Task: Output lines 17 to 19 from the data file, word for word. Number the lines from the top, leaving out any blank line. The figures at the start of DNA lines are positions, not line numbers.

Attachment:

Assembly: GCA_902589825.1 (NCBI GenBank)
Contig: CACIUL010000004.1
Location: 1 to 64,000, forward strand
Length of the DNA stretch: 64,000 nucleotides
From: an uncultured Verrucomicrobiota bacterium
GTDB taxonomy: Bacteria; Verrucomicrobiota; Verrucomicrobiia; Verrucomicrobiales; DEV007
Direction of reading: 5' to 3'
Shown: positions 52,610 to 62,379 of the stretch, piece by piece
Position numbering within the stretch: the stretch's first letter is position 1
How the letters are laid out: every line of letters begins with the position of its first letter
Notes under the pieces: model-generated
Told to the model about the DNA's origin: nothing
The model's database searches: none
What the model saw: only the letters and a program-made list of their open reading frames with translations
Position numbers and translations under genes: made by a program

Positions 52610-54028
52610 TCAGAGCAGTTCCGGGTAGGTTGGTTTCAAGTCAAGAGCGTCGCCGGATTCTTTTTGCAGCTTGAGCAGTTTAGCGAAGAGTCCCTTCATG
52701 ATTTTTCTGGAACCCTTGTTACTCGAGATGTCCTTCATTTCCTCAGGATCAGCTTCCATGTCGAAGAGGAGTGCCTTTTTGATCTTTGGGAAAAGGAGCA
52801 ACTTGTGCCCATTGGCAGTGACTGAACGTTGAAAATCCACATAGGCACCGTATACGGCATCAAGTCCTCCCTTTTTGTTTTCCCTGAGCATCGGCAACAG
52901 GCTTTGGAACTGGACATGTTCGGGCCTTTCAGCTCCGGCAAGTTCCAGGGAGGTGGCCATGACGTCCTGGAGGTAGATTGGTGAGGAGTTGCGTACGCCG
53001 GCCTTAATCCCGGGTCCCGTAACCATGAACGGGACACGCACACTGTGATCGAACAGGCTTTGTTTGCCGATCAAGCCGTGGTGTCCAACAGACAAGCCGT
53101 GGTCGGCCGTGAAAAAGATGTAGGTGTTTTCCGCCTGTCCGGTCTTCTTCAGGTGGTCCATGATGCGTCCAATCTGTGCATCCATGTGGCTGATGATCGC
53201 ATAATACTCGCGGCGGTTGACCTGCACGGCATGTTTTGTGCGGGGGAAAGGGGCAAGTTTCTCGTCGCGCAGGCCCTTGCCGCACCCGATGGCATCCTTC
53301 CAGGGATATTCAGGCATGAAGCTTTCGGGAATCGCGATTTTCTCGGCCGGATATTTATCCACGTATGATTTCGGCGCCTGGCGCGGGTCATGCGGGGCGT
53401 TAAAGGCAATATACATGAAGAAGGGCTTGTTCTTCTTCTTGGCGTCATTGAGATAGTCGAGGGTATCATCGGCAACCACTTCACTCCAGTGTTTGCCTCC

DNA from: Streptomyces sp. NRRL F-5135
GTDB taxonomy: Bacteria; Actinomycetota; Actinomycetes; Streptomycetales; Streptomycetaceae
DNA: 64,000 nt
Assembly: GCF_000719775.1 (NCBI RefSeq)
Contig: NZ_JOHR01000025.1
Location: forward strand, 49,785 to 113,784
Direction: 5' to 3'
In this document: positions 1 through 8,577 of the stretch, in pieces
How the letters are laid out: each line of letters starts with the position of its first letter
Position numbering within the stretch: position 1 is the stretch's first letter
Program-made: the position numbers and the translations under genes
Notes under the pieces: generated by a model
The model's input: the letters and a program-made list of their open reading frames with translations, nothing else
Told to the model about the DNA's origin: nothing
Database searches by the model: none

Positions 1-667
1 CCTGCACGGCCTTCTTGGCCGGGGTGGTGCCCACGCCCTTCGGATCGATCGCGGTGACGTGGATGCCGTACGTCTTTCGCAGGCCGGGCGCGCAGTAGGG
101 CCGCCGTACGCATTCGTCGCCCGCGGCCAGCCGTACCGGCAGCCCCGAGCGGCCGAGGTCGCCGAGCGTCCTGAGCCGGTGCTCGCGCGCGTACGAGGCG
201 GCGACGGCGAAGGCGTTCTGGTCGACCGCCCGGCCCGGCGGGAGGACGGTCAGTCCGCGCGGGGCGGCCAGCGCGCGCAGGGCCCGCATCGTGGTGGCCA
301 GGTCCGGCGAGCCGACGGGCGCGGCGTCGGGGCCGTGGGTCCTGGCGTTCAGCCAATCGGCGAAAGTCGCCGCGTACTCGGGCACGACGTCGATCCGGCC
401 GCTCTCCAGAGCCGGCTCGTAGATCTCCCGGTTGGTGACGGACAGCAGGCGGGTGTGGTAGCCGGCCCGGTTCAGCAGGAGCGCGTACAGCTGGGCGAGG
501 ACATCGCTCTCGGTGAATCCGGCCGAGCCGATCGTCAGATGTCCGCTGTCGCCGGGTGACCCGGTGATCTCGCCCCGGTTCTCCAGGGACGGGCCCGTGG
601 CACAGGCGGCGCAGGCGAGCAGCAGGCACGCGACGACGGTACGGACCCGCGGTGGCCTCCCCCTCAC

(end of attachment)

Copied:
52610 TCAGAGCAGTTCCGGGTAGGTTGGTTTCAAGTCAAGAGCGTCGCCGGATTCTTTTTGCAGCTTGAGCAGTTTAGCGAAGAGTCCCTTCATG
52701 ATTTTTCTGGAACCCTTGTTACTCGAGATGTCCTTCATTTCCTCAGGATCAGCTTCCATGTCGAAGAGGAGTGCCTTTTTGATCTTTGGGAAAAGGAGCA
52801 ACTTGTGCCCATTGGCAGTGACTGAACGTTGAAAATCCACATAGGCACCGTATACGGCATCAAGTCCTCCCTTTTTGTTTTCCCTGAGCATCGGCAACAG